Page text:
Importance of Ethnic Networks in Business Transactions in IndiaPDF version
Many developing countries have weak legal structures that are unable to enforce contracts between two parties, such as repayment of a loan or honoring a business transaction. In situations where people must make a risky business deal where one party could easily default, they often rely on personal and family contacts, or characteristics they consider trustworthy to substitute for missing governance and contractual enforcement. For example, in many countries certain subgroups of the population are considered entrepreneurial, such as the Marwari’s in India or the Esfahanis in Iran. Similarly, there is a common perception that individuals that come from like backgrounds can easily establish business relationships or even get access to finance through the their community network. In the presence of weak institutions, people may be using ethnic stereotypes to try to minimize their risk during business transactions. Similarly, when two parties from the same ethnicity interact during a business transaction, a higher level of trust may be established. However, there have been no systematic studies that look at the extent to which ethnic networks play a role in business transactions.
Context of the Evaluation:
In India, Small and Medium Enterprises (SME) contribute 17 percent of the GDP and provide employment for 400 million people . The city of Chennai is home to a wholesale industry for pens and stationery, comprised of a range of SMEs, whose owners come primarily from three different communities: Tamilians, Marwaris and Andhrites. Marwari’s have provided a remarkable proportion of India’s industrialists, and are known for their shrewd business and entrepreneurial skills.
Details of the Intervention:
This study used an audit methodology to track the effect of both the buyer and seller’s ethnicity on prices and bargaining strategies in business interactions. Researchers hired local entrepreneurs from the Tamil, Marwari and Andhra communities to pose as real customers to negotiate large scale pen transactions. These auditors were randomly matched to the wholesalers in such a manner that each shop would be visited at least once by auditors from each of the three communities.
The purchases were divided into two types: printed/customized purchases, and plain/non-customized purchase. Every auditor was assigned to do half of their respective visits for customized purchases (printed pens) and the rest for non-customized purchases (non-printed pens). The customization of pens (printing a logo on them) increases the risk for the seller because if a printed pen order is rejected or canceled at a later stage by the customer, the seller would suffer a larger loss since the secondhand market for these pens is very low. Because of this risk, the seller asks for part of the payment in advance. The amount of the advance payment that the seller charges for the customization may reflect whether the seller trusts the buyer and if so whether it varies with the buyer’s ethnicity.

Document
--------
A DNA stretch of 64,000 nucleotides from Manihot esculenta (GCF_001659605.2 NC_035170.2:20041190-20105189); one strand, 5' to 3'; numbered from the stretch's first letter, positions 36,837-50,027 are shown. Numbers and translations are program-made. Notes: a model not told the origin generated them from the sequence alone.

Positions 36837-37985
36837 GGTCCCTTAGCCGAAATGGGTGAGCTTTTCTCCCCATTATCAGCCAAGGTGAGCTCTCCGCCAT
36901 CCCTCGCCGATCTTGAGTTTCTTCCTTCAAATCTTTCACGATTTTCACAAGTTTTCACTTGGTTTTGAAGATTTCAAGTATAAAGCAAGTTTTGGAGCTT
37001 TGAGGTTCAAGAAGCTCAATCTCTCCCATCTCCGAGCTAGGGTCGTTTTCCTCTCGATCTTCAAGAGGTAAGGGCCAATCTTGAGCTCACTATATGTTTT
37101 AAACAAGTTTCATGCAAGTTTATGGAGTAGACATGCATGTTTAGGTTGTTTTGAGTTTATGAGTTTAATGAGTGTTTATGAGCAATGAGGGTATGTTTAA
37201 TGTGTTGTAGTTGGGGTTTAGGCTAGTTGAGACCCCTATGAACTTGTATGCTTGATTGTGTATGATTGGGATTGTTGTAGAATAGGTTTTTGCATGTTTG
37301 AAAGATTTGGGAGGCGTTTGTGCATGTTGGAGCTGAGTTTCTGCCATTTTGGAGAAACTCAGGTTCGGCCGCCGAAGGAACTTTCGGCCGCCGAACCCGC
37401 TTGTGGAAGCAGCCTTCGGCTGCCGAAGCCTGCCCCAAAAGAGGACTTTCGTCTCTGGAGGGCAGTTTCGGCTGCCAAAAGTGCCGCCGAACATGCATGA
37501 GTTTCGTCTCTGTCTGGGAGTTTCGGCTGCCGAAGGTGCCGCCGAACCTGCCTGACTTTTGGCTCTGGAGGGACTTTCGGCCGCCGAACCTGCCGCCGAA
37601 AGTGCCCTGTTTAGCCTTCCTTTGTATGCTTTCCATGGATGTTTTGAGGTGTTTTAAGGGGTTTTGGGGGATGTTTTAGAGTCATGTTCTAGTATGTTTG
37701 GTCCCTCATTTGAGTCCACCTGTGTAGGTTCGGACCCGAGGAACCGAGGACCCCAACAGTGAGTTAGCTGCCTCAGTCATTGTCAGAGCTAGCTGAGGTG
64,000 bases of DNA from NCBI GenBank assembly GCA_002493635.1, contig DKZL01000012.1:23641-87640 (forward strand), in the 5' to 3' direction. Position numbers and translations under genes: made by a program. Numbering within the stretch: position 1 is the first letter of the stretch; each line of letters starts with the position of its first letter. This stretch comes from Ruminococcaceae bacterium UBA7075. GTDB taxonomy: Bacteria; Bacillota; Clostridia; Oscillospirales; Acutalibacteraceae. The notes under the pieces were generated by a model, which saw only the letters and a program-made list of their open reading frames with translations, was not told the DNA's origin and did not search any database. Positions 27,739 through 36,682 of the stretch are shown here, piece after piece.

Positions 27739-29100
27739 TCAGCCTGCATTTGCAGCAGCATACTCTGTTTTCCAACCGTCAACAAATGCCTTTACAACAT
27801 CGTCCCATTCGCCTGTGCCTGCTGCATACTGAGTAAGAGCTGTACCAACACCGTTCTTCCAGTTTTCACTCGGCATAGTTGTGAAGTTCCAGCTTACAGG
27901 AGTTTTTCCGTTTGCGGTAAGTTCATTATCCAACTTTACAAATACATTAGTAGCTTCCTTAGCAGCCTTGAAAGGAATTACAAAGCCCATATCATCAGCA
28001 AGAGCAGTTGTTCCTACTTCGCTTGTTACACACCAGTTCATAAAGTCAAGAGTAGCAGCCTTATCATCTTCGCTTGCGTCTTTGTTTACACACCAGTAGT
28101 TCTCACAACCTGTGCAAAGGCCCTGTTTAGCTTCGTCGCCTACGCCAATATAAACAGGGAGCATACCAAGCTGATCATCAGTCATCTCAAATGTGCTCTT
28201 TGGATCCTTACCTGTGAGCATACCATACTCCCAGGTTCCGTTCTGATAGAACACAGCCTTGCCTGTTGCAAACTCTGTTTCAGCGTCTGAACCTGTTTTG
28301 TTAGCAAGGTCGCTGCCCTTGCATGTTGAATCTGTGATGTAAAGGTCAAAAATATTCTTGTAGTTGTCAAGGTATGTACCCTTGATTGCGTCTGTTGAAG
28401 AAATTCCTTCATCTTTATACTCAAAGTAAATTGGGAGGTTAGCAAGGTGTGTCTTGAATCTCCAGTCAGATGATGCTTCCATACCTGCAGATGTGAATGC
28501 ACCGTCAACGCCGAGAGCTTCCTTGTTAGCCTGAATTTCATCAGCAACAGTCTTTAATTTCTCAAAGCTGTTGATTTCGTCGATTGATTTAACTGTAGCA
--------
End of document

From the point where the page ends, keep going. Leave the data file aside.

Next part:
The script given to the auditors contained specific bargaining rules which the auditors had to follow during their purchase negotiations. These rules were intended to capture the flexibility in the different dimensions of the business transaction like order size, customization of the pens (printing), per unit rate, advance payment, delivery days and mode of payment and quality.
Results and Policy Lessons:
Price Charged by Seller: There was a large difference in the average price of pens depending on the ethnicity of the seller. On average, wholesalers from Andhra demand about 5 percent higher prices than the average price charged. In contrast, Marwari wholesalers demand prices that are 12 percent lower than the average price. These results validate the idea that wholesaler ethnicity can affect business outcomes. However, they do not offer an explanation about why this is occurring.
Upfront Payment by the Buyer: The ethnicity of the buyers also had an effect on business outcomes. The Andhra buyers paid more for a similar product purchase, while the Marwari buyers paid the least. There was not much difference between the advance payments paid by Marwari and Andhra buyers, but both were asked for a higher upfront payment than Tamilians. Additionally, the different ethnic groups seem to have very different bargaining strategies in terms of the final prices they agree upon and the prices they offer as the starting point of the negotiation.
Ethnicity Match: Buyers received a discounted price when they were randomly matched with a wholesaler from their own ethnic group. However, on average the wholesalers do not seem to ask for smaller upfront payments on a customized product if the buyer is from the same ethnic group. If upfront payments are used to measure how much the seller trusts the buyer, it appears that in this context, ethnic group matches are not useful in affecting the level of trust in business transactions. Instead, sellers seem to show “preference-based” discrimination – where the traders prefer to do business with people from their community and so are inclined to give them better deal terms.